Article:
When you’re not that into a relationship, you have a choice—to stay or to go. God has made it very clear in the Bible that He’s not going anywhere. He’s in. But we’re the ones who struggle with the choice, and that struggle sometimes involves fighting our own feelings and perceptions. It’s a fight that we have to be willing to take on, and a decision each of us has to make. And while it may feel like it, it’s not one-sided, God isn’t going anywhere. So are you going to fight your own tendencies to pull away? Are you going to fight for your relationship with God?

Session Two Parent Cue: Have you ever been tempted to walk away from God? What made you come back to Him . . . or walk away?

Session Three: Do You Know Me? (11/18/12)

So you decided to fight, to stay in your relationship with God even though you’re feeling not that into Him. And for some of you, you’ve already seen a big change. There’s a new connection. There’s excitement. But for others, you’re fighting and nothing’s happening. You’re working, but you’re not getting anything in return. So what’s the problem? It may be that “me” is getting in the way, that your focus is on you. And in the process, you have made God very small, boring and predictable—a God you think you know, but One who is actually so much bigger than us.

Session Three Parent Cue: What are some things you’ve learned about God in your relationship with Him? Search online for “names of God” and go through the list and identify specific ways you’ve “experienced” those names. For example, one of the names of God means “provider.” How have you seen God provide in your life? 

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1. Be a Student of What They are Learning

Think about the last time you heard the word “blessed.” What came to mind? For many of us—and many of our students—the word blessed conjures up images of the coolest clothes, the newest gadgets and a worry-free life. But when we look at what God has to say about being blessed, we realize that we probably have things pretty mixed up. Because if being blessed is more about our relationships—and what we do with them—than the stuff we have, we may have some reevaluating to do in order to redefine what it means to be blessed and realize that we might already be more blessed than we originally thought.

2. Be a Student of Your Student

Entitlement seems to be creeping into our culture through every mode possible—television, magazines, music. The feeling that we have the right to something—or to many “somethings”—seems to be the new cultural norm. And while it’s easy to blame the media, culture and maybe even other families who seem to give their teenagers everything under the sun, it’s important to remember the hard truth that in reality, entitlement begins at home. What we model to our children is the true determining factor in how they view the world; what the world has to offer and what they are entitled to get from it. But the problem is, for many of us, entitlement isn’t something that our kids alone struggle with. Entitlement is our struggle too.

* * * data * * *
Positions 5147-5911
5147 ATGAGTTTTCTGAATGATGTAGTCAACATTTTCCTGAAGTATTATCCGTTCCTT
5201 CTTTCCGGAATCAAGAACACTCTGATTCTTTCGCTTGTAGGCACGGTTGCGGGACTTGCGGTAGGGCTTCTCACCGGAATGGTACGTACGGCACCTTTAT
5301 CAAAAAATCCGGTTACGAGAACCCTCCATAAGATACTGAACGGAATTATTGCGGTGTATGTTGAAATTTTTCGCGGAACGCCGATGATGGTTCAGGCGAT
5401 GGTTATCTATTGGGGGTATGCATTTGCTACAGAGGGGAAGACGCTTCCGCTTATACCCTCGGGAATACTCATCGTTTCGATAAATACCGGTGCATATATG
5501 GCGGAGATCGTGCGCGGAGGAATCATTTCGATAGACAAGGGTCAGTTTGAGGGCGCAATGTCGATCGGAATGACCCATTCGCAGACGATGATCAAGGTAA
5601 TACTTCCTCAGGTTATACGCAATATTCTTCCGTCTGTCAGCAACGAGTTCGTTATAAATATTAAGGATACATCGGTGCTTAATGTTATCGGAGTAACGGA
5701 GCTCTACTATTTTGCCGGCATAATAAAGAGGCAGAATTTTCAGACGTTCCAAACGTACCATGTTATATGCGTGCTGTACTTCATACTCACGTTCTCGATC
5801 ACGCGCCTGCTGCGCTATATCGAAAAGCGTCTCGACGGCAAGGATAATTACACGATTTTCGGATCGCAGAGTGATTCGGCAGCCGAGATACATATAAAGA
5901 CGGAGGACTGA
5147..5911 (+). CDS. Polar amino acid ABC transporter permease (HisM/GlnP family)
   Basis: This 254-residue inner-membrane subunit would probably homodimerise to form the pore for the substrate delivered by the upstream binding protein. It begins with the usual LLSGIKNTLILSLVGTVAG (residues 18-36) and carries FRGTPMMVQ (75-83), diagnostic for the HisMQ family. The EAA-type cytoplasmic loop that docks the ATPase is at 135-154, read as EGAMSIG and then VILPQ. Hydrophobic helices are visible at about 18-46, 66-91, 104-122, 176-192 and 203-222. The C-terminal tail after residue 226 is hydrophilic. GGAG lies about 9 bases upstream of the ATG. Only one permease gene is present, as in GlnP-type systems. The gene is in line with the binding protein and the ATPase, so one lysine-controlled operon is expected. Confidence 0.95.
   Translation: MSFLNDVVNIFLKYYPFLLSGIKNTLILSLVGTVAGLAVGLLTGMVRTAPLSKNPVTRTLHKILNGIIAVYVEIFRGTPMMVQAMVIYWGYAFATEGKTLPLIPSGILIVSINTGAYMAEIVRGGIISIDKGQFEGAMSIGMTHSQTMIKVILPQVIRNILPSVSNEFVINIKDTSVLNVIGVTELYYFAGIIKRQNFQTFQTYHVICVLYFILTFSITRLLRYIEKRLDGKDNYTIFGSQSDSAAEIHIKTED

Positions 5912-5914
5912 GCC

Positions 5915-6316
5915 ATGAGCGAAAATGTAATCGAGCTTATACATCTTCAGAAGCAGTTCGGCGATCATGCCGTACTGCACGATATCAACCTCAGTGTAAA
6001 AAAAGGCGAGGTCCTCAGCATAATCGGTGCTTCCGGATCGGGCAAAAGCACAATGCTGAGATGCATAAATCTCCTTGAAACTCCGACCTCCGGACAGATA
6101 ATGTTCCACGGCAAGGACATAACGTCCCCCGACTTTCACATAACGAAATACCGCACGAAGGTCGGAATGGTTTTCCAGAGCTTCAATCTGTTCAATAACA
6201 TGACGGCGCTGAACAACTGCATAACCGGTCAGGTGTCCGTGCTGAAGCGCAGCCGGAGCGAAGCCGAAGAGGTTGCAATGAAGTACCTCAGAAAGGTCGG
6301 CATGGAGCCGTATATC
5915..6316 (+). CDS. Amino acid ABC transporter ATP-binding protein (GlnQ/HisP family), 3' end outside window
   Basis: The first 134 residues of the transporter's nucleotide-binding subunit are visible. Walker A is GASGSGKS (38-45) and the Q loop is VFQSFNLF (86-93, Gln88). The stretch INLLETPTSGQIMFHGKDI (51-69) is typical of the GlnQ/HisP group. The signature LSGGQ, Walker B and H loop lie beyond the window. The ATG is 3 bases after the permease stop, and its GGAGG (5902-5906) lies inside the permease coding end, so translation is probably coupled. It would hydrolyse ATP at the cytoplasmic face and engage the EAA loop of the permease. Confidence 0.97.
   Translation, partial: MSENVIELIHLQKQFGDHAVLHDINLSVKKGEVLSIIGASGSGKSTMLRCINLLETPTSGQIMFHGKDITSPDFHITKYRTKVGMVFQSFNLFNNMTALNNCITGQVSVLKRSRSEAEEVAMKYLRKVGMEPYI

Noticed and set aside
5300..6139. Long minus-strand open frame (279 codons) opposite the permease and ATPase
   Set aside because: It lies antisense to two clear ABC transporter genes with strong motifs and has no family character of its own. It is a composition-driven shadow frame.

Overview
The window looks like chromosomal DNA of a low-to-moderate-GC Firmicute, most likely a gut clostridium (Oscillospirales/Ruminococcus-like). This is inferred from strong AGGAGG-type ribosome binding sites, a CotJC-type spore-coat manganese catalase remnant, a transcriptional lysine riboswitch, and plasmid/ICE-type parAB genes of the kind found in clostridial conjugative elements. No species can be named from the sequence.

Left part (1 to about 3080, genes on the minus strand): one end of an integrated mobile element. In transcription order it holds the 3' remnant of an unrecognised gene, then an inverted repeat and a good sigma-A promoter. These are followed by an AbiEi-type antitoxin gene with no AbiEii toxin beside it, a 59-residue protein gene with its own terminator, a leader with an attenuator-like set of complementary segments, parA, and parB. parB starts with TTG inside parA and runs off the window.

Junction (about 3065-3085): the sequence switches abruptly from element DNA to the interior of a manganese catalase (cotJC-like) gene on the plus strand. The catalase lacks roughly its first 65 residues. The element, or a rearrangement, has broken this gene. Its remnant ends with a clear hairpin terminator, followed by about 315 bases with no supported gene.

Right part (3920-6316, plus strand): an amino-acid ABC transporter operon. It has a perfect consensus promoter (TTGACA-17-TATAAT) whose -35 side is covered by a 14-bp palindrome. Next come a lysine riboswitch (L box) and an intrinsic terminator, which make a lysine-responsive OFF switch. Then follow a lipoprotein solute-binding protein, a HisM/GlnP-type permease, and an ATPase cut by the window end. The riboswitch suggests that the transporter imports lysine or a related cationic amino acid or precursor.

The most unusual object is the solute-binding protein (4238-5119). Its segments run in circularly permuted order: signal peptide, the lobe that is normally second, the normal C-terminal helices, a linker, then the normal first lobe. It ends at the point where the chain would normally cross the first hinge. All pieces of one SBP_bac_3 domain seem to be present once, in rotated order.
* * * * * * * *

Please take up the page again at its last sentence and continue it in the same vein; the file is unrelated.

Has this thought ever crossed your mind: “If only there was more money in our family budget, we could do so much more for our children? They could be on the traveling baseball team, go on all the church trips and have all the latest gadgets.” Come on. Admit it! There has probably been at least one time in your parenting journey that you have wished for more—more money, more time … more something. And this is totally normal. It’s a struggle that we all face. So, just for fun let’s pretend: You are still you, with your spouse, your children and your extended family, but now you have everything you could ever want—every dollar, every resource, every “thing” and every need met (and most every want met too). How does it feel? Do you feel happier, healthier and more fulfilled? Do you feel more “blessed”?

There is an article that came out in “The Atlantic” in April 2011 entitled “The Secret Fears of the Super Rich.” And while you might expect the focus of this article to be the Dow Jones Index, the real estate market or tax reform, what emerged was something much more relatable to the rest of us. What the article uncovered was the reality that even the super rich fear for the well being of their children. As the article’s summary states: “Does great wealth bring fulfillment? An ambitious study by Boston College suggests not. For the first time, researchers prompted the very rich—people with fortunes in excess of $25 million—to speak candidly about their lives. The result is a surprising litany of anxieties: their sense of isolation, their worries about work and love, and most of all, their fears for their children.” (To read the full article, go to http://www.theatlantic.com/magazine/archive/2011/04/secret-fears-of-the-super-rich/8419/.)

As one respondent of the survey confided, “Other people glorify wealth and think that it means that the wealthy are smarter, wiser, more ‘blessed’ or some other such crock … it’s hard to get other, non-wealthy people to believe it’s not more significant than that … The novelty of money has worn off.”

Can you imagine being able to say that? To say the novelty of money has worn off? Most of us will never be there, but it sure feels good to know that just because someone has enough money to buy anything their heart desires—for themselves or their children—it doesn’t mean that it alleviates their fears. It doesn’t mean that they are more blessed. As a matter of fact, in most cases, it actually ups the ante on the fear and anxiety level.

So, with that in mind, let’s turn back to the idea of entitlement and take a look at an article written by Carey Nieuwhof on the Orange Parents blog—“Five Ways to Fight Entitlement in Your Kids.”